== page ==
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Such talk has circulated before, and it picked up steam after the Democrats won the House and Senate in 2006. But it has recently become far more tangible, with four different Democratic bills filed to revamp the Senate's procedures. On July 28 Democrats raised the issue at a Senate Rules Committee hearing on the subject: "We are not getting the people's business done, and ordinary Americans are losing faith in the legislative process," said Senator Frank Lautenberg of New Jersey, author of one of the bills. "The filibuster itself was meant to keep the flow of debate going, not to stop the Senate in its tracks."
Republicans reject the charges, insisting that they are using the filibuster as a much-needed check on an ambitious Democratic majority, which has sought quick votes on 2,000-page bills no one has time to read. "[Senate majority leader Harry] Reid says he wants to be bipartisan, and then he runs to the floor and files for cloture before negotiations have even begun," says a senior GOP Senate aide. "They're trying to ram legislation through we're not here to rubber-stamp."
For now, the anti-filibuster Democrats face an uphill battle. Even within the party, there is disagreement over the controversial move. About 10 moderate and long-serving Democrats are particularly skeptical of the change. "I think as torturous as this place can be, the cloture rule and the filibuster is important to protect the rights of the minority," Senator Mark Pryor, an Arkansas Democrat, told the Hill newspaper this week. "My inclination is no."
Nevertheless, two ideas are gaining traction within the caucus that could help relieve some of the procedural bottlenecks one of which may see action soon. Senator Claire McCaskill of Missouri has proposed doing away with secret "holds," a tactic by which a Senator can anonymously block a bill or nomination for any reason they see fit. (The holds can be broken by a simple majority vote, but overcoming such objections and even outing the Senator doing the holding is considered a breach of decorum and is rarely done.) McCaskill has convinced 67 of her colleagues to support the change, enough for the two-thirds majority needed to pass it, and Reid has added her measure to the Senate calendar. Democrats are also discussing the possibility of restricting the ability of Republicans to filibuster a bill or amendment to twice once to start debate and once to end it.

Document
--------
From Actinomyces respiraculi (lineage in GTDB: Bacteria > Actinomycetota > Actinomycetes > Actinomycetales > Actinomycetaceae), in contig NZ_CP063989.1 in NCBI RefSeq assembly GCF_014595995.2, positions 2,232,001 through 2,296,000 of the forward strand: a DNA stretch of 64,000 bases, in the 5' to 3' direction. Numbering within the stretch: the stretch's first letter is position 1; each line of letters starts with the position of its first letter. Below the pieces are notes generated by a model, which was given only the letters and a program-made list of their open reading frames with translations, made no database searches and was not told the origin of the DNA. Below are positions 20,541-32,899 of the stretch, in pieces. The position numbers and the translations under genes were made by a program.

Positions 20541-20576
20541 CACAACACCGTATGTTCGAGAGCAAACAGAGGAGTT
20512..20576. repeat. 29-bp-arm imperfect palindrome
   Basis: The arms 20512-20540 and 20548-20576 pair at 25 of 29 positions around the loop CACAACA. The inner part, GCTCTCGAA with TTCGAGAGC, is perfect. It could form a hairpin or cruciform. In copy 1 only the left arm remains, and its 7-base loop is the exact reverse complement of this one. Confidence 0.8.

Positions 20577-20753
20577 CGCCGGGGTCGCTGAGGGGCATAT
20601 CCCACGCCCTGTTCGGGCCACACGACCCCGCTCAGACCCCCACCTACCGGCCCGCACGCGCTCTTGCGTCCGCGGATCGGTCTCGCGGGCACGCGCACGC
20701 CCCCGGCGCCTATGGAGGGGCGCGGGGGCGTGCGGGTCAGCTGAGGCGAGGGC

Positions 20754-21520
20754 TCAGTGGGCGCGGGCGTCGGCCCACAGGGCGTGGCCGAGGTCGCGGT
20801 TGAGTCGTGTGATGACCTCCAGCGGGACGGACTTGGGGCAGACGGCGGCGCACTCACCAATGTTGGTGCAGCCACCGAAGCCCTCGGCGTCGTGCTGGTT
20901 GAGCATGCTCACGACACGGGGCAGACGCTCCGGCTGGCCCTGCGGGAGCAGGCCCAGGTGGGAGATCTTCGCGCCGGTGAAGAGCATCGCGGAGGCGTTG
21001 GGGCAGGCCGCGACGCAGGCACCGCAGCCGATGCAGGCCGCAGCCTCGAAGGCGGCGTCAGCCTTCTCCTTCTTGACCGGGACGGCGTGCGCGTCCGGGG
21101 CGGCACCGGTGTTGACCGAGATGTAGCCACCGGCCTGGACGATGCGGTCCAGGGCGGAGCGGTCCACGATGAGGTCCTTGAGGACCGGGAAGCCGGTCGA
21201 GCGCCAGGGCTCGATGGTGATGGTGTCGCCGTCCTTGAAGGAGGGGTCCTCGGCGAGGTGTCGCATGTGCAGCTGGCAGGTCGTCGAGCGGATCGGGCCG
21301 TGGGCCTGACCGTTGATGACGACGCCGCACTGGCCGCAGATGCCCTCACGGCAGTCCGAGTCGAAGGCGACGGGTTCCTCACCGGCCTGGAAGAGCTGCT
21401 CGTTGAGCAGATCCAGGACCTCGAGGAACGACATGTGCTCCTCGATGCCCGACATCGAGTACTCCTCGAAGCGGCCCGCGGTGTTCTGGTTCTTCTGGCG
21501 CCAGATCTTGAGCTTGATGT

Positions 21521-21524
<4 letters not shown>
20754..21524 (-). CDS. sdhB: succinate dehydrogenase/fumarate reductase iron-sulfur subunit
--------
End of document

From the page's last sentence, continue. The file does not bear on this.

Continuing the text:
Some Democrats admit that changing the Senate's rules could come back to bite them should they lose control of the chamber to Republicans. "What if the tables were turned? What if they become the majority and we have to stop them?" Democratic Senator Dick Durbin of Illinois mused at Wednesday's Rules Committee hearing. "That basic fear, concern, guides us on this in terms of how far we should go." Still, Durbin is a supporter of change. "I would argue at this point that we've got to do something," he said. That some senior Democrats are willing to put themselves at the mercy of a future Republican majority tells you just how frustrated they've become with filibuster politics.